Author's Blog

Every picture a story ……

I stumbled across this poor quality photograph a few days ago which I took with my Blackberry    ( remember them ?) phone on New Years eve 2012. It was the control room , the nerve centre of power generation for the whole Island. There are three men sitting around the table. One ( white shirt ) with his head in his hands , fatigued by the weight of the task at hand and the responsibility it brought with it ; that of ensuring that all 9,000 of our customers and visitors had power to bring in the new year. The blurred figure is Erin Jeffries , the operator on duty , a young man who I had known since he was a ‘youth boy’ growing up partly in Calabash Bight where his grandfather was from. With the dexterity of a juggler he tweaked the frequency dial while keeping his eye on the Vars , voltage , load demand , station power usage and a list of other critical data that was shown on a series of gauges and meters on the operation console in front of him. I took the photograph ; I hadn’t slept for 29 hours and had been surviving on Café Oro , Zambo plantain chips and potted meat. My eyes felt like they had a truck load of sand in the lids. I hadn’t seen my two daughters for as long , I could only assume they were ok since I hadn’t heard anything from them.  

Two out of three automatic voltage regulators ( AVR’s) had failed and I had searched around everywhere and after hundreds of emails and phone calls located both in Chiquimula , Guatemala in some obscure dust covered warehouse ; even better deal the seller was sending his top technician with the AVR’s in his suitcase to install and commission them. He is the man in the blue t-shirt seated in front of a laptop in my photograph. He had a young wife and an infant daughter who were waiting for his return for the holiday. Turns out , he had never installed these types of AVR before and between us we managed to damage one of the two by connecting in error the wrong reference voltage . We were on an island during a holiday in a third world country and logistics was against us and so we did what we did best in emergencies , scrounge , adapt and solder using the best parts of our damaged AVRs to replace the one we had damaged.

It took some doing and some searching on the internet and a few calls but we were ready to try it out when I took the photograph. The guy with his head in his hands was the Distribution Engineer , Cacho , whose job it had been ( together with his 2 crews of linemen ) was to sectionalize the outgoing feeder loads whenever our four generators overloaded or underloaded as the situation arose , directly proportional to our customers power usage during a 24hour cycle. We had been conducting blackouts since the problem began on the 26th and any particular area would go without power for at least 6 hours out of 24 , the customers that were put out the most were those who were out at nightimes with the heat and the mosquitos. I lost friends during these times , they would call in frustrated and ask when power would come back on and I , hungry and stressed , would snap back at them and them back at me and it often escalated and bridges were burned. Bridges on a small Island where connections , friendships and reputations are everything that once burned take years to build back.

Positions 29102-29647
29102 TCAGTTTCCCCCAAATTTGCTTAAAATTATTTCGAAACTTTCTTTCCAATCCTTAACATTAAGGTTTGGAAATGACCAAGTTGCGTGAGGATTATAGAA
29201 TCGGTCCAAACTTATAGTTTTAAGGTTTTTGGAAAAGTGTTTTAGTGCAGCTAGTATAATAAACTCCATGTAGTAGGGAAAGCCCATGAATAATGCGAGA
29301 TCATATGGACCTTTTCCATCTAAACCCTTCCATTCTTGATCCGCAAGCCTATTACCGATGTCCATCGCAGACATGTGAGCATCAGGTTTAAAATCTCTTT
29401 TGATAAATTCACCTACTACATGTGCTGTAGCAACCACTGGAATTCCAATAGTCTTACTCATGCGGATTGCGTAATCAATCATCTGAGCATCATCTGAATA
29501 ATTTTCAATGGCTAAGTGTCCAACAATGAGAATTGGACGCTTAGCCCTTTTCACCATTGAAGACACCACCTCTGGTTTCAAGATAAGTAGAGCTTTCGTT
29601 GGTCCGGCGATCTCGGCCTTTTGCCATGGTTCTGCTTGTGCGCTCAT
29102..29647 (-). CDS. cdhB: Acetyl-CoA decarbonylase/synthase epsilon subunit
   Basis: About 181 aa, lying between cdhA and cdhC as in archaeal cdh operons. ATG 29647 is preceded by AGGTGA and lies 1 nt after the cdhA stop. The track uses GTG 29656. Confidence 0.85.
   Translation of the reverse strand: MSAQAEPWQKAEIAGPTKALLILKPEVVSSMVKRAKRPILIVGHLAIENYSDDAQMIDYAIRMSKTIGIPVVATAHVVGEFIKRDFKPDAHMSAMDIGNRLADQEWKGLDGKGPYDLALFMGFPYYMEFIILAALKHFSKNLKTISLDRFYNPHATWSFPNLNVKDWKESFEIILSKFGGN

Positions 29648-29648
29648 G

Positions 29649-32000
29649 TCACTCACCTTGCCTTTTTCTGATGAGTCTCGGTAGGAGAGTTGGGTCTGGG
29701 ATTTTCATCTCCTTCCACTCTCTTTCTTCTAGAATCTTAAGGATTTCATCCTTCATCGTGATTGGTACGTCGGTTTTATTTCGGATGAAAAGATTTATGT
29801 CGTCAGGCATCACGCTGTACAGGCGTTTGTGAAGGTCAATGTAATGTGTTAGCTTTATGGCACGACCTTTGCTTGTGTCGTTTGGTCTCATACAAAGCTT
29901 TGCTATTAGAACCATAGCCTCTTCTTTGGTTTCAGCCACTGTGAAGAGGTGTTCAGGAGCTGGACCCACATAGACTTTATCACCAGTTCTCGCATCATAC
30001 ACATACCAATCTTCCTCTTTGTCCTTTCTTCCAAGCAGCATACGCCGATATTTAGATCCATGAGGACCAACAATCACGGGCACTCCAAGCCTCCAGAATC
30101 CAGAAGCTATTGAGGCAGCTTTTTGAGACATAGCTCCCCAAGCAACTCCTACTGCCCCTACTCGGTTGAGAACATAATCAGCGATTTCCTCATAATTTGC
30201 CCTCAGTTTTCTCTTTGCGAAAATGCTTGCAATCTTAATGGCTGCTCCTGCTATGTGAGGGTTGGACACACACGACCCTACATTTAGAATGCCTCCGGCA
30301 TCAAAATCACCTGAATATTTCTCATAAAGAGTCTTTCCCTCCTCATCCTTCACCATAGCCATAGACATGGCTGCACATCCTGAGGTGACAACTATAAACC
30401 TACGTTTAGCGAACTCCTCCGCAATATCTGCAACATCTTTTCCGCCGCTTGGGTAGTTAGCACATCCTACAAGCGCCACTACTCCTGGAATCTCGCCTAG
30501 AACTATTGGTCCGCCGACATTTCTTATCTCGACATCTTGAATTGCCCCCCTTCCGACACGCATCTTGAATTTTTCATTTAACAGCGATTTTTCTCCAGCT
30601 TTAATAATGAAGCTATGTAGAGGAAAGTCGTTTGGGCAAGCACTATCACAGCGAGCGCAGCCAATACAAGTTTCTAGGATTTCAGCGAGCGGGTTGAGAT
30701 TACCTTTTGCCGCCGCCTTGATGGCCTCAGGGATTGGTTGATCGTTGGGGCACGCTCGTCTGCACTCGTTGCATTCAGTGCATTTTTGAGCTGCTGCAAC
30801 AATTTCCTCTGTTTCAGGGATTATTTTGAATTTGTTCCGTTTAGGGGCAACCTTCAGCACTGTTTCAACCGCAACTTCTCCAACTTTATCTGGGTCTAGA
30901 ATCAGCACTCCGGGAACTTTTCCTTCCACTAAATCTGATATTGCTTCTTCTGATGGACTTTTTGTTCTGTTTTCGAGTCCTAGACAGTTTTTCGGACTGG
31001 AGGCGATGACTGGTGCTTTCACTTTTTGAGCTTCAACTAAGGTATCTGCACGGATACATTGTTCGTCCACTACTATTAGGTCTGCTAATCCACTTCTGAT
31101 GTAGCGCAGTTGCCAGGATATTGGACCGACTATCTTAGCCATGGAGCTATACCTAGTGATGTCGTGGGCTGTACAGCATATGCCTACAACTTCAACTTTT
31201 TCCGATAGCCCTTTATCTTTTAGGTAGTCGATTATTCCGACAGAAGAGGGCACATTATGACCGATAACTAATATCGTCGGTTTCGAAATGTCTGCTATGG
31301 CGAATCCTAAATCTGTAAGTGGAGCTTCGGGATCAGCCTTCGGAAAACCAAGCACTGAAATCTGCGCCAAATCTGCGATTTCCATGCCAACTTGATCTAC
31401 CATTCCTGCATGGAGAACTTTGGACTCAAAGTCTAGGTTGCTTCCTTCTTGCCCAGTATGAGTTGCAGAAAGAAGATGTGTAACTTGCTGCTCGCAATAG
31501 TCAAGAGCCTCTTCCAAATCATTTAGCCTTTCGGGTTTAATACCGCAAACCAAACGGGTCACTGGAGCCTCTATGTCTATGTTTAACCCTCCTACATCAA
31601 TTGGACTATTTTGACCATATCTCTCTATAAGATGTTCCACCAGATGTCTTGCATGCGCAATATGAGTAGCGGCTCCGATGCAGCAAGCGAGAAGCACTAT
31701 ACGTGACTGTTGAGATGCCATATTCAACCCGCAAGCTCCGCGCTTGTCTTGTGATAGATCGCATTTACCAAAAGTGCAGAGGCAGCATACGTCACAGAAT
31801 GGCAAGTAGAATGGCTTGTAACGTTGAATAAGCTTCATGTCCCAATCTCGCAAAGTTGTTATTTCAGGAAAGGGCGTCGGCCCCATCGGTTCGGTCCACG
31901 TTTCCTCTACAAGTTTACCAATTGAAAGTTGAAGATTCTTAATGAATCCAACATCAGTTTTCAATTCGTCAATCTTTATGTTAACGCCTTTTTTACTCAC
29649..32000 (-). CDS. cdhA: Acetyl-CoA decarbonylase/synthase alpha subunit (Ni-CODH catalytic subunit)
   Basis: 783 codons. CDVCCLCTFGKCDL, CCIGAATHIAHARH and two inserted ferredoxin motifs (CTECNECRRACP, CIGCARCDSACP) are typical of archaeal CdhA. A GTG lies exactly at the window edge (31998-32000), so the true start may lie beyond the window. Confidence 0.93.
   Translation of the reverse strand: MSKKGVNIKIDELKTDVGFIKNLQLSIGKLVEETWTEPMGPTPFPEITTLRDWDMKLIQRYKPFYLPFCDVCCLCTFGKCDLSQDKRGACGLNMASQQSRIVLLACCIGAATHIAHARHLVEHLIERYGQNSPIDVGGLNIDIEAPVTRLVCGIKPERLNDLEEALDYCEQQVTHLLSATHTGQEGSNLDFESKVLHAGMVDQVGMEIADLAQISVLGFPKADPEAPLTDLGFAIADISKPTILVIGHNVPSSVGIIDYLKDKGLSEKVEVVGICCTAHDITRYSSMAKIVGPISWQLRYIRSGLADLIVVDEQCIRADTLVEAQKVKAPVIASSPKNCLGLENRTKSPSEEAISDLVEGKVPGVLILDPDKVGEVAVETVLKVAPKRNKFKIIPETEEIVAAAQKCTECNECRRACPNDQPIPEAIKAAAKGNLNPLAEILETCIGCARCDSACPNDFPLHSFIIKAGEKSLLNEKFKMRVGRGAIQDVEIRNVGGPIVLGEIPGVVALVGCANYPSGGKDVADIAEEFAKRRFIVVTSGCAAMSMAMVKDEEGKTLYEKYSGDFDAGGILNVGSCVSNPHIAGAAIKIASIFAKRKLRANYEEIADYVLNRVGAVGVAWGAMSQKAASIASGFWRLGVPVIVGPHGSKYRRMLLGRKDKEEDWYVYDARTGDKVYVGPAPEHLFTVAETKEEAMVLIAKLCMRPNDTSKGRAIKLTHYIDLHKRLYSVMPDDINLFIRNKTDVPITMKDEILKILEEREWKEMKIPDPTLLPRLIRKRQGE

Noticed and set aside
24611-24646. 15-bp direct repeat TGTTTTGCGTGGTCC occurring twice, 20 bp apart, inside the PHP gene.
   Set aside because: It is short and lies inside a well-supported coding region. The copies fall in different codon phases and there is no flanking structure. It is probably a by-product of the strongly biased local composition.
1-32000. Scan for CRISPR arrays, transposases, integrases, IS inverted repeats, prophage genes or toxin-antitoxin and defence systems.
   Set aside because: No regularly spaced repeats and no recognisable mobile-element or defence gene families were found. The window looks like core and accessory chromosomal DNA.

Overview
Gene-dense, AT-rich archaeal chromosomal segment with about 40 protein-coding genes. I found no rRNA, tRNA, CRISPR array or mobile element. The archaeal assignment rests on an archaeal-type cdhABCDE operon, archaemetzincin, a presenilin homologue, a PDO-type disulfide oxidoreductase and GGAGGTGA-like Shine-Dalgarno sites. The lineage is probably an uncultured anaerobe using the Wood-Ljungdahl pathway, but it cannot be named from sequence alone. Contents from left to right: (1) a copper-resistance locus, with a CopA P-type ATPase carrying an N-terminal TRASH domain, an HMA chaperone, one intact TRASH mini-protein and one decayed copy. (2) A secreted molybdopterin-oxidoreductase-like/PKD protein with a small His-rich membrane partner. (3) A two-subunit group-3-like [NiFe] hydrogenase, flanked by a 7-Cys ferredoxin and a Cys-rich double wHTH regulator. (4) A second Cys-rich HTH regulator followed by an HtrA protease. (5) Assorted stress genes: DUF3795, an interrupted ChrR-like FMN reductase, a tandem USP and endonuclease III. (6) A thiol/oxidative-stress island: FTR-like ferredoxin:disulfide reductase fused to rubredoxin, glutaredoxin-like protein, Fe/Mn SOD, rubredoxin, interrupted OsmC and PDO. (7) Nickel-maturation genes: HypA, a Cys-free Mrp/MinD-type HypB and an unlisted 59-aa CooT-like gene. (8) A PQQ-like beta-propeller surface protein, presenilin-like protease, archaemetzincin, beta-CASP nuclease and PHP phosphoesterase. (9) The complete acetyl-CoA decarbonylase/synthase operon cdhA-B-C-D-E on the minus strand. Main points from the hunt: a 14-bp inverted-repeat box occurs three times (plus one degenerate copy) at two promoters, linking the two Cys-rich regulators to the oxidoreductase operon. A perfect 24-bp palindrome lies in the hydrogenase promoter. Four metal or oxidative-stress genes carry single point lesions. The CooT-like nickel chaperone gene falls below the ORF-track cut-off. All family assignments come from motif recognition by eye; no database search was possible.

It was just as well that my boss , Richard was a good sport who had been to war and being a leader of men knew how to trust his subalternates , keep the ass-chewings to a minimum and like hot sauce , dish out praise sparingly. I would call him every now and again and keep him informed , he would crack a joke and then tell me in his comforting East-Texas drawl , “ all ya’ can do is try ya’ best “.

Well it worked , the AVR’s didn’t fail and we had all 4 generators online and synchronized and following the load as they were supposed to. In Spanish , the transitive verb ‘socando’ is one of my favourites. It means ‘tightening’ or ‘clenching’ as in clenching your buttocks in trepidation and that is what we did for the first hour running on our patched up AVR’s ……..’socando’ until slowly we relaxed , confident that we had made it and that we could go home and eat and sleep. It wasn’t about a salary , it was about the satisfaction of knowing that families in their homes , oblivious to our efforts and our individual personal sacrifices were all going to enjoy having power to celebrate with ; drunken reveler and watchnight churchgoer alike.

It’s satisfying but exhausting work the power business ; no social life , no holidays , families suffer , marriages get destroyed the world over. People get hurt , physically , mentally and emotionally trying to keep the power on and improve service much like firemen , law enforcement , medical workers et al. I dedicated a large chunk of my life to the power industry on this Island and on my final day there was no going away party , no ‘thank-you’ plaque. The new management treated me like a leper. The disappointment keeps me awake at night and I miss the camaraderie of working with the linecrews , operators , engineers and mechanics mostly during the adrenaline charged outages but the upside is I have a life back to enjoy with children I hardly know and relationships I had underappreciated. My faith has been my strength during this transition and before when things were going south within the company and I have no doubt the wounds will heal with time. As Oswald Chambers once wrote , “ Isaiah said that God spoke ‘with a strong hand,’ that is , by the pressure of circumstances. Nothing touches our lives but it is God himself speaking.”   

And yes , I still work in the power industry ……. Private sector one more time !

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